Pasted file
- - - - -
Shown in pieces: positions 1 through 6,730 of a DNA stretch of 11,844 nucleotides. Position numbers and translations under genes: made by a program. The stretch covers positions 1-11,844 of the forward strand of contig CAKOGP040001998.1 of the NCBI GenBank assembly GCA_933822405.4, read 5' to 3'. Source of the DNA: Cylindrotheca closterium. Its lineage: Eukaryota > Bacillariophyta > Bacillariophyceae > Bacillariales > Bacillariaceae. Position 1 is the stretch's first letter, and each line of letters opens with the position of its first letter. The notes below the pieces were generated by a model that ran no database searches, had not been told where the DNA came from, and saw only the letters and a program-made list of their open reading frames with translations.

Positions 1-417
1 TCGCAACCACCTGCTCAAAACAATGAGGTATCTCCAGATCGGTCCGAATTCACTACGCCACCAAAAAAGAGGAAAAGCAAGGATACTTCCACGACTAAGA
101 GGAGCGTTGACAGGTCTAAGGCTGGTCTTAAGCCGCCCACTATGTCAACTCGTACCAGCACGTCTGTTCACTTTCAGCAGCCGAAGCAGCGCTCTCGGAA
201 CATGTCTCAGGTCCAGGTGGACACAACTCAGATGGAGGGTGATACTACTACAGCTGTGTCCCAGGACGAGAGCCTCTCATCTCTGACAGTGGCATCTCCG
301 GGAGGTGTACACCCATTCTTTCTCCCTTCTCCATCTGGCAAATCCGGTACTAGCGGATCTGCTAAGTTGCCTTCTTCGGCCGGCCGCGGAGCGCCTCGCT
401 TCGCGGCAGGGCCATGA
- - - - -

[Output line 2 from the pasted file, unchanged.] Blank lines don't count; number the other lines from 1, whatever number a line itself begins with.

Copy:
Positions 1-417